France learned from the United Kingdom’s 1925 mistake. Raymond Poincaré, French premier in 1926, stabilized the franc at the proper level (at roughly in the ballpark fraction of pre-WWI level), capital flowed back to France, credit expanded, and France boomed without inflation or unemployment.  A model to emulate, it would seem.  But the UK perceived French monetary policy as “competitive devaluation,” and the disagreement quickly destabilized the brief international monetary calm.  By 1928, the short-lived international cooperation Benjamin Strong, head of the Fed at the time, engineered with parts of Europe, fell apart. From then on, the mazes of monetary and political errors compounded rapidly ending in Europe’s devastating political bets that led to WWII.

This post-WWI sequence of events: Russia betting on “communism,”; Western Europe on a range of mistaken fiscal and monetary policies and bad international treaties; the US doing its own share after 1929 with the market crash and unemployment in the 20-30 percent levels – all ending with the middle class falling far behind and the destruction of “democratized capital markets” preventing them from rising, destroyed all visibility what model of society should Europe and the rest of the world strive for.

With savings and access to financial markets thus evaporating, people turned to the two remaining “institutions” for accessing capital: government and “crime” – the latter in a broader sense of the word, referring to wars too, on both “foreigners” and citizens redefined as foreigners too in particular (“Jews,” that is).  People always seek rationalizations for the new trends, increased roles for government, central banks and military in this case. “Intellectuals” are always ready on politicians’ shelves to offer promptly such rationalizations.  Thus predictably, the 1920s and 1930s also saw socialism and communism rationalizing governments’ expanded roles in some countries. In others, theories about public works and, eventually, the Keynesian framework rationalized the permanent increases in governments’ and central banks’ roles, raising and allocating capital.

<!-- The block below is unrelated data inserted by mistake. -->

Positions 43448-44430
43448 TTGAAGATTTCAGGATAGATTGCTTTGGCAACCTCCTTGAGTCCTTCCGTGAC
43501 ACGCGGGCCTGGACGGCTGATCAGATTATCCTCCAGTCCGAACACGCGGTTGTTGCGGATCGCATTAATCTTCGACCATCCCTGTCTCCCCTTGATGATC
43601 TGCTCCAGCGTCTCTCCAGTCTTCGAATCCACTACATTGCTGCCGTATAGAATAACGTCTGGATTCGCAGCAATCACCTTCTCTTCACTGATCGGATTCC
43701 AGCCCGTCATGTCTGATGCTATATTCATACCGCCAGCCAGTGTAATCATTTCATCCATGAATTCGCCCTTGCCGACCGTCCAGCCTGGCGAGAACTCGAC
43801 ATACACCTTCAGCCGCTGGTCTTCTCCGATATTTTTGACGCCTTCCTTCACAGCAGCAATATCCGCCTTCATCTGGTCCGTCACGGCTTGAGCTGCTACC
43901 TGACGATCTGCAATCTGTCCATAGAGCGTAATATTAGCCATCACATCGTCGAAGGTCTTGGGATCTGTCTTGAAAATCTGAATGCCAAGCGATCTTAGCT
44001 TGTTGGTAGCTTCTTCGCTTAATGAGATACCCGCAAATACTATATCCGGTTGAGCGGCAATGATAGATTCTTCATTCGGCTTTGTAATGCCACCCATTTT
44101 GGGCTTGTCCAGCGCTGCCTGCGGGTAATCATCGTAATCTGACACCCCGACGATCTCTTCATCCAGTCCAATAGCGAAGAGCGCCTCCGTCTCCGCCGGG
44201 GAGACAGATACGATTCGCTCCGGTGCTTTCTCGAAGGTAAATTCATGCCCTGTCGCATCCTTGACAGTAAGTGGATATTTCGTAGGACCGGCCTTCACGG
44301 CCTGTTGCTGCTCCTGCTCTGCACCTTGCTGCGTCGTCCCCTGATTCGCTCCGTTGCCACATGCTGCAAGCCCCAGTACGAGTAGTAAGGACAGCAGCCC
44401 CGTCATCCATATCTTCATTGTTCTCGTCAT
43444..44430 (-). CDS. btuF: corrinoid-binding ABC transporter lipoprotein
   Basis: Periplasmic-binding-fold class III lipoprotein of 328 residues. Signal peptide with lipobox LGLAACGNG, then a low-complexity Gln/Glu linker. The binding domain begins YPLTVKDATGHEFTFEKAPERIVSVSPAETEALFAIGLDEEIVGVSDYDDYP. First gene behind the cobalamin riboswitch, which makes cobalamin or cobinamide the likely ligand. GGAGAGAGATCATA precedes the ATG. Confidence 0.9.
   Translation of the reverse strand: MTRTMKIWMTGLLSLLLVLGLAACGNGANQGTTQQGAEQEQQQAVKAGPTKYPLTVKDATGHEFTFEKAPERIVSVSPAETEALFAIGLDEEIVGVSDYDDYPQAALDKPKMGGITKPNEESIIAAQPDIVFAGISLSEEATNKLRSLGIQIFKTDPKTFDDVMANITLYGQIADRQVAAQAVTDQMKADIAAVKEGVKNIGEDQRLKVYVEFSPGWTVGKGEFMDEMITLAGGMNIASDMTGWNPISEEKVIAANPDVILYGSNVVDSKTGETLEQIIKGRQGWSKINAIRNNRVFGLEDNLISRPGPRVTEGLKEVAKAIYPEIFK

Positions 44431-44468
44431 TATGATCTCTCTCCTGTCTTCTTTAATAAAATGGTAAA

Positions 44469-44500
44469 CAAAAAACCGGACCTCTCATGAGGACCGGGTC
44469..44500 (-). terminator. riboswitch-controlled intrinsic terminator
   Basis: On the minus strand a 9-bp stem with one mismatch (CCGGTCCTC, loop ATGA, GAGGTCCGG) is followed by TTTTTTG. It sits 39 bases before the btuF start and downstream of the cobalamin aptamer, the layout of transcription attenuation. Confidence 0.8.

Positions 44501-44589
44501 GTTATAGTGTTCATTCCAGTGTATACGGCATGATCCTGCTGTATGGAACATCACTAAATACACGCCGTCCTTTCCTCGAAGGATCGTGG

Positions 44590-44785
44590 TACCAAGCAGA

Yet closer inspection of these events does not lead to Obama’s “capitalism-communism-whatever” view of the world.  Rather, the sequence of events shows how important it is to put obstacles in place so governments and central banks cannot centralize too much power, become unaccountable.  The historical reminders also show how important international agreements are, those sustaining stable exchange rates in particular.

This should not surprise: prosperity happens when talents are matched with capital, holding all parties accountable: the talent, the capital, and the matchmakers. This is easier said than done – building and sustaining the layers of institutions to keep matchmakers accountable, in particular.